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GibberTalk: Linear Feedback Shift Registers In Group-Based Cryptography

Michael Perez Dr. Marion Scheepers, Boise State Department of Mathematics What is Cryptography?
Cryptography is the application of encrypting and decrypting data so that third parties cannot understand information being transferred between two parties, even if the information is intercepted during transmission.
Encrypting Decrypting Develop code, run the code, and fix problems you find in the code. Repeat as necessary. This is the most time intensive part of developing software. Put into private testing with other people. Return to Debugging when problems occur. Release the program when all bugs have been removed.

Development Status
GibberTalk is currently still under active development at this time (July 2011) and is expected to be completed in August 2011 following normal development procedure:
Plan out the project and its goals.

Future Plans
Once the development cycle has been completed, these applications will see real world use. The software itself is aimed at the business, enterprise, and research market where a group of people need to communicate privately on projects. In the future, the desktop version will include additional random factors that the Android version is able to provide with hardware sensors. These additional factors may be based on geo-location, hardware setup, user input, etc. The group generator will also be updated to include an editor. The suite will be maintained and updated for several years. In the near future, GibberTalk will be available for download to desktop computers and Android phones. To see research updates, visit or scan this QR code:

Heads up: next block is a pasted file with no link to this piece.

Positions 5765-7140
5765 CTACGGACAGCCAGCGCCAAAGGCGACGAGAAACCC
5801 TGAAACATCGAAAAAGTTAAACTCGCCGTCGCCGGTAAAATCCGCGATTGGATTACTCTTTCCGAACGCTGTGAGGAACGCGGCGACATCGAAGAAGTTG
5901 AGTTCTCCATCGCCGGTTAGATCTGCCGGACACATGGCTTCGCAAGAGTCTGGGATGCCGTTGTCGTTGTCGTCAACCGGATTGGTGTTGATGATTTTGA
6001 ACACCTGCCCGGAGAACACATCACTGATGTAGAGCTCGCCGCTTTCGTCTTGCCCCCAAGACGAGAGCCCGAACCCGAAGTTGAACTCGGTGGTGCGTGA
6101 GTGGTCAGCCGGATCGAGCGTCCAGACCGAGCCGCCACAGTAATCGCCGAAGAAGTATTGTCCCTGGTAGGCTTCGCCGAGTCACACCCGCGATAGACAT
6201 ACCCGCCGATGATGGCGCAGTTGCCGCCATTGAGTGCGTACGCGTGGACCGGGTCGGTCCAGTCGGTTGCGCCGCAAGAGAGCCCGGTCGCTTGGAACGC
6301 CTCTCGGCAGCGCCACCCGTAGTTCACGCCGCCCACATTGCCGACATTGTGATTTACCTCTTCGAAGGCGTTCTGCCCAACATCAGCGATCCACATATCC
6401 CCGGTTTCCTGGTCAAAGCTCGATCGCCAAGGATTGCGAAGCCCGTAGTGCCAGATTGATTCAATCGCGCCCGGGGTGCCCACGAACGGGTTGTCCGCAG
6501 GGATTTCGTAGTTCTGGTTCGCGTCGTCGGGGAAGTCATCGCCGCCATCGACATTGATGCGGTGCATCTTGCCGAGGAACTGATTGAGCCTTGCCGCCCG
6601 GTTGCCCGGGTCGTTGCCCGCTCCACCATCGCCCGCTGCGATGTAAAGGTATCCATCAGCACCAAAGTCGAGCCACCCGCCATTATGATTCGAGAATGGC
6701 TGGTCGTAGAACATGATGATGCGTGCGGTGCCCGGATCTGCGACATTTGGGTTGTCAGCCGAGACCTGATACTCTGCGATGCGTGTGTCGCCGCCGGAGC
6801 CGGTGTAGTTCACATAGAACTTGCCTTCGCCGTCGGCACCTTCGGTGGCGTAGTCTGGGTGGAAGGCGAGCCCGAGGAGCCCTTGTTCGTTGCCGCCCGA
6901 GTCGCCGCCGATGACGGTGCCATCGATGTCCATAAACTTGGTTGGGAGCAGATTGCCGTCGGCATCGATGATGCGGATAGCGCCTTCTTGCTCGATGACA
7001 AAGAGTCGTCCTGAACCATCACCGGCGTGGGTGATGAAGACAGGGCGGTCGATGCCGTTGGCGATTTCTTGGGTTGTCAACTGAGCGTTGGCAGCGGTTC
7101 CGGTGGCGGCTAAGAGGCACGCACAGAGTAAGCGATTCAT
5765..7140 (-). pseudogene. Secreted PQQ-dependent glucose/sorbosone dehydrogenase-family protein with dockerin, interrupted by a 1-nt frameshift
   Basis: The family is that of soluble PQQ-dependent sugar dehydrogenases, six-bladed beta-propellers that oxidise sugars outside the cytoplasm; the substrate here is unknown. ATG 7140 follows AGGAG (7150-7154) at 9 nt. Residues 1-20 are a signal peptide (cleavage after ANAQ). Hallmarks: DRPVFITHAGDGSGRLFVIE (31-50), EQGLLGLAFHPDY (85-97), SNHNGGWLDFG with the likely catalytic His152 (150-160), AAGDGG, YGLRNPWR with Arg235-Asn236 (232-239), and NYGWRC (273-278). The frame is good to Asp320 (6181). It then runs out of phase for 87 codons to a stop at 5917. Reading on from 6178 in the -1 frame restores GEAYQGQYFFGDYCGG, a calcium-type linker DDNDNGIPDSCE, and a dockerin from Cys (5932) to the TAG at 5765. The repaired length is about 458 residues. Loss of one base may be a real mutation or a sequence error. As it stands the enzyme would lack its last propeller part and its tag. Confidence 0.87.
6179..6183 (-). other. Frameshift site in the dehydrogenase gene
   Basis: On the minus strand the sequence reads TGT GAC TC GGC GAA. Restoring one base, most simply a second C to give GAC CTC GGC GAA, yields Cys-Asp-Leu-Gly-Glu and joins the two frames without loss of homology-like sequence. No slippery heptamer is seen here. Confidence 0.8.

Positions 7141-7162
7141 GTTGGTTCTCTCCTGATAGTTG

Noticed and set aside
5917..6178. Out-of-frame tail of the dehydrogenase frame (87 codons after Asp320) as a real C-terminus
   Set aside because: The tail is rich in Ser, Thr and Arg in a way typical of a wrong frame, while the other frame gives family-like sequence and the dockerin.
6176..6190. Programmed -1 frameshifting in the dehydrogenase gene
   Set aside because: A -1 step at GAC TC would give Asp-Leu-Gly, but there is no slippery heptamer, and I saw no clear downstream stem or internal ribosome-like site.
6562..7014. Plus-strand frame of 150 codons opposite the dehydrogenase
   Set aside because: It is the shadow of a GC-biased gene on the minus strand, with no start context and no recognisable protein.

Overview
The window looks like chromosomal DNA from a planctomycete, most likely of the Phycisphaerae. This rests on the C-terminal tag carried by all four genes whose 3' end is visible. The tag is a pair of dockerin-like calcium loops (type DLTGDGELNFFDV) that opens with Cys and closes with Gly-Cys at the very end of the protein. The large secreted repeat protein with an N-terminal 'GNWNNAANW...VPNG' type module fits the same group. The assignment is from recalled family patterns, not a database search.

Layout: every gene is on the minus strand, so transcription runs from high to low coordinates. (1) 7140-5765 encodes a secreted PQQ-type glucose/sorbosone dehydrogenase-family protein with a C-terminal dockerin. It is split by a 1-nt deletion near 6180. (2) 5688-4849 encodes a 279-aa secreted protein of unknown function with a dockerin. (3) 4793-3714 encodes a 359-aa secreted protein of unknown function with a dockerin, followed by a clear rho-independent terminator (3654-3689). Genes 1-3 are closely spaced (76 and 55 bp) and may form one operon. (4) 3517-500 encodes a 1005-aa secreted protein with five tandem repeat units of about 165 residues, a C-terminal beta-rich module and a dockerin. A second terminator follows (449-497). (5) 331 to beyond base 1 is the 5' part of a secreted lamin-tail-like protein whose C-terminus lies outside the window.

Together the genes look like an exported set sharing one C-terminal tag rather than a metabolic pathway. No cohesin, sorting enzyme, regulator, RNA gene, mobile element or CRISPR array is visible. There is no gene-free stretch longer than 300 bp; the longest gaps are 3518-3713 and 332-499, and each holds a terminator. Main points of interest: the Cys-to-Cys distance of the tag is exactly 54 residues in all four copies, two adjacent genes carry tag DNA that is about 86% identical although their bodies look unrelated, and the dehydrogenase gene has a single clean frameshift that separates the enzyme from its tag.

Your Computer


Receivers Computer

Project Objectives
Develop LFSR-based cryptography program with email capability Develop a mobile companion program as part of a cryptographic tools suite Use RSA to secure decryption keys
*Images represent pre-release software and are not their final version(s)

Research for GibberTalk was conducted with a beginner programming language called GML, in October 2010. It later became a demo at the Boise State Undergraduate Research Conference 2011 due to the Java version not being ready for show. Most of the cryptographic code was ported to Java where it lives in GibberTalk today. That Java code is being ported to Android with a new interface.

Encryption Methods
GibberTalk utilizes group-based encryption methods where people in a group are the only ones who can talk to each other. People who are not in the group will not be able to decrypt messages; even if they have the program. Groups are defined by a hash of the list of public key values that are unique to each group. The likeliness of a group matching another groups ID is nearly 0%. GibberTalk encrypts the message with the Vernam Cipher, then encrypts and signs the seeds needed to decrypt that message with RSA. The private key files are encrypted as well so that physical access does not entirely compromise the group. Decryption is as simple as dragging and dropping a file.

Partial support for this work was provided by the National Science Foundations Science, Technology, Engineering, and Mathematics Student Talent Expansion Program (STEP) under Award No. 0856815. Additional support for this work was also provided by the National Science Foundations Louis Stokes Alliances for Minority Participation under Award No. HRD-0901996. Any opinions, findings, and conclusions or recommendations expressed in this material are those of the author(s) and do not necessarily reflect the views of the National Science Foundation. GibberTalk Software Testing has been conducted with assistance from XDA-Developers member sifon187.

Port Cryptographer Demo to Java

Port Java methods to Android